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President Uhuru Kenyatta’s Sh2.6 trillion budget pain

Seuri Miciek sells belts and wallets in Nairobi’s Pipeline. He says the cost of living has gone up to unbearable levels, pushing traders out of business. Miciek called on the Government to put up measures to ensure basic necessities like flour are affordable. [David Njaaga, Standard]

NAIROBI: President Uhuru Kenyatta will need Thursday’s Budget to reassure Kenyans ahead of his second stab at the Presidency.

With food prices a record high, the country’s economy reeling under a Sh3.8 trillion debt, and a number of pre-election promises yet to be fully fulfilled, Kenyans will be keenly listening as Treasury Cabinet Secretary Henry Rotich outlines how the Government intends to spend their taxes in the run-up to the August 8 polls. 

The Budget offers Uhuru a platform to convince Kenyans to re-elect him and a last ditch attempt to deliver on the promises he made five years ago.

It also offers him a chance to put Kenya’s economic ship back on course.

Striking balance

Striking a balance between better pay for public servants and ensuring that they properly utilise money allocated in their dockets to serve the public will form a key part of Rotich’s 2017-18 Budget Statement.

With many Kenyans struggling to make ends meet, find jobs and support their families, the government will be under pressure to meet growing expectations from the Budget.

Many will be eager to know how the Government plans to address their needs given that they will be required to raise taxes worth Sh1.77 trillion, more than double what they gave in 2013 (Sh847 billion).

This, despite the fact that almost half of these taxes will be used to pay 700,000 Kenyans who form less than two per cent of the country’s population.

Although Uhuru promised to tame the ballooning wage bill, realities of an election year have forced the Government to allocate Sh100 billion to cater for civil service salary increase.

The proposed salary increase will swell the wage bill, which currently stands at Sh627 billion annually.

“In simple terms, 50 per cent of all the money collected as revenues in Kenya goes into the pockets of less than two per cent of the country’s total population,” Uhuru told legislators in his last Parliament address before polls.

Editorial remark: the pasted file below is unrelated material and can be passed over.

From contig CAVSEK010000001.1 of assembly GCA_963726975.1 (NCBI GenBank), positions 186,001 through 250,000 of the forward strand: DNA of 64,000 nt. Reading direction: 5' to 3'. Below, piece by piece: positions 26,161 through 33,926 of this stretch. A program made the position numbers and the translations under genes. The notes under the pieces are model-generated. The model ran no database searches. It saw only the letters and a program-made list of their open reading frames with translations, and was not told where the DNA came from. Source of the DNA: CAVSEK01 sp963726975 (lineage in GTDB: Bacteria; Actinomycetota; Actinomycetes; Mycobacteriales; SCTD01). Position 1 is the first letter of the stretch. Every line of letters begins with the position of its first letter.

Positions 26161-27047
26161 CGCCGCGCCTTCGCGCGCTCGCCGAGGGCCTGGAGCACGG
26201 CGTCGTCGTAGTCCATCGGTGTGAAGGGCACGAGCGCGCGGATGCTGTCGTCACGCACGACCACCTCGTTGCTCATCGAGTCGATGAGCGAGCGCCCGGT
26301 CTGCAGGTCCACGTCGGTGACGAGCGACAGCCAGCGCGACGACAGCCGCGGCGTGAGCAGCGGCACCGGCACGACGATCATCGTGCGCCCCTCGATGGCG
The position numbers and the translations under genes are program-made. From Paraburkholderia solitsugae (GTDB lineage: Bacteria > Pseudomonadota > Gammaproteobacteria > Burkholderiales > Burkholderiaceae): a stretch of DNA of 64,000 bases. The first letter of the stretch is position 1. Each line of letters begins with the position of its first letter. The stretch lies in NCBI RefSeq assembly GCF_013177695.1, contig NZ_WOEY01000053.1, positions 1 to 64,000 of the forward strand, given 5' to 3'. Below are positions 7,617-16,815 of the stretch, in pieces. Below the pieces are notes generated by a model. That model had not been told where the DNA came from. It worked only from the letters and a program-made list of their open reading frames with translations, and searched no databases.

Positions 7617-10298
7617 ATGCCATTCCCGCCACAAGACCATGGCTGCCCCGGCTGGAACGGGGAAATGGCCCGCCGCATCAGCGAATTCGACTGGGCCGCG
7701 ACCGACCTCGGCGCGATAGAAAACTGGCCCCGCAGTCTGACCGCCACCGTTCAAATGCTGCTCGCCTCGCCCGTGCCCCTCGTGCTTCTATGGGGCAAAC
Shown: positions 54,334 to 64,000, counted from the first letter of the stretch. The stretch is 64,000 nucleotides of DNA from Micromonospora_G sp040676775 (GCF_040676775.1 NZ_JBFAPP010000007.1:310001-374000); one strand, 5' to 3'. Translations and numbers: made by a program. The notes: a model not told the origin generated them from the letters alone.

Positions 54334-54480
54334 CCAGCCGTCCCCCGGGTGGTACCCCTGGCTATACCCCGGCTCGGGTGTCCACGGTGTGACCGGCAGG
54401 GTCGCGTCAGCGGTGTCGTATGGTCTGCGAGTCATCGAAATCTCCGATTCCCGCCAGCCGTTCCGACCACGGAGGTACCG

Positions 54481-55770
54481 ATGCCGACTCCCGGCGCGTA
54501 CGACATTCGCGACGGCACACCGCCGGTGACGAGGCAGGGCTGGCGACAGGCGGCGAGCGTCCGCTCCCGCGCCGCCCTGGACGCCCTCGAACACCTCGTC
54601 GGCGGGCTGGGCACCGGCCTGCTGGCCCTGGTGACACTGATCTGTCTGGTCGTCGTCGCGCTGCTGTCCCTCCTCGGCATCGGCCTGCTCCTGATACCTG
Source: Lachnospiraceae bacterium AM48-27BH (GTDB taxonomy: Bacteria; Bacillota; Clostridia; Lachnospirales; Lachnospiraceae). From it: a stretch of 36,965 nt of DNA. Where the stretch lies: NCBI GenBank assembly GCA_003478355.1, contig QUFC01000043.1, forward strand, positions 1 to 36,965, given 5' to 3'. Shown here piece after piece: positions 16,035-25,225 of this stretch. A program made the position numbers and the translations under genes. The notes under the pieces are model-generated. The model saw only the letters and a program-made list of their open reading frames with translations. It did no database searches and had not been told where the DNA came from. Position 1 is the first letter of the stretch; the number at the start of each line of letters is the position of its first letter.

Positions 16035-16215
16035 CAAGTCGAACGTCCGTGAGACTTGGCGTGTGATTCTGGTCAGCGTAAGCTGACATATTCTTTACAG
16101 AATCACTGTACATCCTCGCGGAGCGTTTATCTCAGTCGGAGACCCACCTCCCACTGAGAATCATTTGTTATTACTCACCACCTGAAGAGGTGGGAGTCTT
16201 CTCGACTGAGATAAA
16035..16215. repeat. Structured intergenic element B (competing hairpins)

Uhuru will also be forced to bend to legislators’ pressure and give Sh40.2 billion sendoff package to the 416 lawmakers despite strongly recommending that MPs salaries must fall during his recent State of the Nation address.

It is an election year and he will need their goodwill and support. If he does not, they will stall the budget process.

This will be against the National Treasury’s proposal to give legislators Sh36 billion. According to Treasury Principal Secretary Kamau Thugge, MPs can still have their demands met as long as they find sectors to cut the money from.

There is also a scare that Members of County Assembly (MCAs) may also push for a send-off package.

The ever increasing salaries and allowances of politicians have been partly blamed for unsustainable pay demands by other cadres within the public sector.

Doctors, nurses, lecturers and teachers have in the current financial year engaged in strikes and go-slows as they called for higher salaries.

On the receiving end has been the ordinary Kenyan who has gone without service from the very group that pockets away half of his taxes.

Banks will also be watching to see what the budget will do to address loan rates.

They have already sent subtle warning that Uhuru’s promise to deliver a double digit growth will never come to pass by refusing to loan small businesses who drive the economy.

The President is aware that even the six per cent growth annually is being driven by big infrastructure and that the real economy is suffering even as banks threaten to stifle it.

Another headache for the Government will be on how to ensure that public servants in various ministries actually use the money allocated to serve the public.

Treasury has already protested that ministries failed to use up billions set aside for development.

Rotich accuses ministries of making huge demands without a plan on how to spend it.

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